By allowing ads to appear on this site, you support the local businesses who, in turn, support great journalism.
State campaign office files complaint against Hall Solicitor Woodard
Hall County Solicitor General Stephanie Woodard speaks in the Brenau Downtown Center theater during the eighth annual Northeast Georgia Trauma Conference.

A complaint has been filed against Hall County Solicitor General Stephanie Woodard by the Georgia Government Transparency and Campaign Finance Commission alleging the prosecutor has not filed properly for years, according to documents obtained by The Times.

The complaint was initiated by the commission and filed Nov. 14 against Woodard, who was appointed in 2008 as Solicitor General and re-elected multiple times.

The complaint alleged that Woodard did not file her personal financial disclosure statements in 2018-2020 and then failed to file the 2021 and 2022 disclosure statements in a timely manner.

The commission also alleged that Woodard did not file campaign contribution disclosure reports from certain periods over the course of 2018 through this year.

Woodard ran unopposed as a Republican in this year’s election.

Woodard is already facing a state review of how her office handled funds intended for crime victims after a television report alleged they went for her personal use.

The Prosecuting Attorneys’ Council of Georgia appointed Georgia Attorney General Chris Carr in late October to investigate Woodard for “allegations of theft by conversion and violation of oath by a public officer,” according to an order obtained by The Times.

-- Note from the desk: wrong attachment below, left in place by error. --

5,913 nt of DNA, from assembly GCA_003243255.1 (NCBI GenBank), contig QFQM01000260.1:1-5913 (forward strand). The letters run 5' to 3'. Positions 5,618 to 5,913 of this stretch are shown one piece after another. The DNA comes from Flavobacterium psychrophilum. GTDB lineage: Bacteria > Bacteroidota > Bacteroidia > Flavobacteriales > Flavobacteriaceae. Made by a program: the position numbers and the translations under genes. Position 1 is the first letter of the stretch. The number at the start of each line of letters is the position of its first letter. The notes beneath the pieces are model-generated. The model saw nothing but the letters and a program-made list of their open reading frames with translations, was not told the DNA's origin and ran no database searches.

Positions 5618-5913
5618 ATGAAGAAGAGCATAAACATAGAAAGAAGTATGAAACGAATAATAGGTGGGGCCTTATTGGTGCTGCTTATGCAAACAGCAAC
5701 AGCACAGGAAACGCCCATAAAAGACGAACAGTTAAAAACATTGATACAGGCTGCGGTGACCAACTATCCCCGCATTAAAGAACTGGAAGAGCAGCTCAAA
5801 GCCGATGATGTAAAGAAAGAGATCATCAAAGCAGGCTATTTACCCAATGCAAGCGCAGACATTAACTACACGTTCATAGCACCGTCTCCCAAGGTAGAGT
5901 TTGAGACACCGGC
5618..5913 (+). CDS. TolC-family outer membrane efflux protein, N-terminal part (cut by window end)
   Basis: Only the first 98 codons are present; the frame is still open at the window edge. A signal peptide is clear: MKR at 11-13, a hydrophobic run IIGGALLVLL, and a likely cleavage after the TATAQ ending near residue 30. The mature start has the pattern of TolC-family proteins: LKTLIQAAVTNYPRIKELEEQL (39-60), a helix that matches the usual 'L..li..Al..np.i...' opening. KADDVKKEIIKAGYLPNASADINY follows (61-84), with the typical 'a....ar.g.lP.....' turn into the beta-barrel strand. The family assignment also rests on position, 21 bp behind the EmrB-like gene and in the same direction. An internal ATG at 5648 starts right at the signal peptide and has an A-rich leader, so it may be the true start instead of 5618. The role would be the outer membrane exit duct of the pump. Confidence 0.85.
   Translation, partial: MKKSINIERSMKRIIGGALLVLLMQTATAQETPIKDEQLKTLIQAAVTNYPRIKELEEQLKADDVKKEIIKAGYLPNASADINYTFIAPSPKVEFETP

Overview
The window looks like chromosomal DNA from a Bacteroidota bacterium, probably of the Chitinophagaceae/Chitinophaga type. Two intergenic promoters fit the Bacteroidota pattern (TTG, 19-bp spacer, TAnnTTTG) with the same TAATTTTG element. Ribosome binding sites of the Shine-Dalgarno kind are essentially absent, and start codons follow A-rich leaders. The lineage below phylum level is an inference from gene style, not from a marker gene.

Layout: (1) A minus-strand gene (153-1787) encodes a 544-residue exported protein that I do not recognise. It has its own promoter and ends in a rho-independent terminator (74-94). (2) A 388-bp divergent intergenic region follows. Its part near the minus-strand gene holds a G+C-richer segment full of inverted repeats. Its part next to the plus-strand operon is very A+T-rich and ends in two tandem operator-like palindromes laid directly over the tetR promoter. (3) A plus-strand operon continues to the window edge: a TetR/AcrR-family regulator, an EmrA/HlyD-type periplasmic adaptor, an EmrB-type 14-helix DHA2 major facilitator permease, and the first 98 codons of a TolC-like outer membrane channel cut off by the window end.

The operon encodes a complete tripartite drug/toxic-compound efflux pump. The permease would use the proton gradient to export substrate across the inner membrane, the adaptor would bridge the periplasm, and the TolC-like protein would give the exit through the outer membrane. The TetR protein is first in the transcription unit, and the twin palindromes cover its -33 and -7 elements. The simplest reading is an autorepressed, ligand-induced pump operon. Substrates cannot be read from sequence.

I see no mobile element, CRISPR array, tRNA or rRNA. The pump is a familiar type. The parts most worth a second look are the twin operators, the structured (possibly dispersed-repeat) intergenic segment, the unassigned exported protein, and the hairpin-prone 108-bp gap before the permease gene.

Regarding the allegations of misappropriated funds, Woodard previously said in a statement that personal expenses were confused as victim expenses unintentionally and that she personally reimbursed those mistakes. 

The Times reached out to Woodard via phone and email for comment on the campaign finance commission’s complaint, but those requests were not immediately returned.

The commission has also subpoenaed Woodard for bank records related to her campaign account to be received by Dec. 14. It includes bank statements, deposit/withdrawal slips, checks, wire transfers and any other banking transactions from November 2017 to now.

If the claims are substantiated, the commission is seeking that Woodard is appropriately sanctioned for violation of the Campaign Finance Act and that she file any outstanding personal financial and campaign contribution disclosures.

The campaign finance commission’s authority allows them to assess civil penalties and refer the case to law enforcement if a criminal violation is found.